May 5th, 2014

Snarky Candiru2

"I'm not going to get angry": the not-looking-at-kids syndrome.

The interesting thing about the whole "THEY will look at me as if I'm BAD if I let you keep up with the other kids" crap I talked about yesterday is that, as always, Elly reacted to something Lizzie said with her back turned to her, her eyes shut and her face all twisted up as if she smelled something awful. The body language, as I said before, is quite clear in its meaning and is indicative of Elly being so offended by the person telling her something she doesn't want to debate that he or she is so terrible and awful that decent people like her cannot be expected to look at the guilty person saying the terrible thing.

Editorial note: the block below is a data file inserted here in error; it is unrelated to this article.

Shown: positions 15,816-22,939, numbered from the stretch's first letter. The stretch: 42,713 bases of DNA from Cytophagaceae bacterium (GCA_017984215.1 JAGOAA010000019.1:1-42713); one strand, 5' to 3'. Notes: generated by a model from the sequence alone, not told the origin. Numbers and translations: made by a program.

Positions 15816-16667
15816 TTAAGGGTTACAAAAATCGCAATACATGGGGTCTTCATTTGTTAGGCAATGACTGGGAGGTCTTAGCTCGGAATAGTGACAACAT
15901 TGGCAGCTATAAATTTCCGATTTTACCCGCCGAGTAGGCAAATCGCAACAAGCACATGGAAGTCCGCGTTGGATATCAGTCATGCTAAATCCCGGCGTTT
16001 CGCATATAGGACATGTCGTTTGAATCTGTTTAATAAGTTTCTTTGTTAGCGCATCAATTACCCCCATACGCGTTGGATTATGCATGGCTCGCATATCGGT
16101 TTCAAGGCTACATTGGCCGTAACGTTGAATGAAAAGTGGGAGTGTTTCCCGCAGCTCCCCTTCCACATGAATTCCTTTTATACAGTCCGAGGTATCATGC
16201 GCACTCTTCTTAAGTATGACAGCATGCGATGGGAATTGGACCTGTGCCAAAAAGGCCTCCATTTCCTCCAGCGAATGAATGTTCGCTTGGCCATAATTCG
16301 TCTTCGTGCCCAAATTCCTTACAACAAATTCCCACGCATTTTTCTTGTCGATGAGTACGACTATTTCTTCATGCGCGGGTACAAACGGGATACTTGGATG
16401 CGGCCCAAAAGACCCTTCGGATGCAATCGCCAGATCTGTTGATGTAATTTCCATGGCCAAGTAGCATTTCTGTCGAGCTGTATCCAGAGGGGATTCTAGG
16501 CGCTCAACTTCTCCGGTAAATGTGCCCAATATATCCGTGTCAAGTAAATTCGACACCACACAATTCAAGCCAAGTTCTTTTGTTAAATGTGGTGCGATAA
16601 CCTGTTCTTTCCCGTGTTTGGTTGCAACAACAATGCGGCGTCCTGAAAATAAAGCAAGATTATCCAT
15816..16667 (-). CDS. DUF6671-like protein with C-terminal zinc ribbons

In most cases, the terrible, awful thing that the child is seen to be doing is challenging Elly's authority. What Lizzie is saying is that this other child Paula is making her feel like crap and she wants to feel good about herself again. What Elly hears is that this girl Paula wants to run an adult's life for her. Since Elly is all about who gets to be in charge, she mistakes peer pressure as a plot by awful children to usurp rightful adult authority and be cruel dictators and so on and so forth. Given that we're dealing with a woman who thinks that six-month old children and embryos plot against adult authority, it's not hard to see her look at some generic kid playing a high-stakes game of dress-up and see some monster who wants to over-rule her and dominate her and laugh at her for wanting to exercise authority. Given that Elly is also a rock-stupid imbecile who actually said that she wanted to blow up Mrs Baird's fridge instead of just thinking it, she'd probably say exactly that in the hopes of garnering sympathy only to terrify and alienate any potential friends she might have otherwise made had she been raised to think for herself.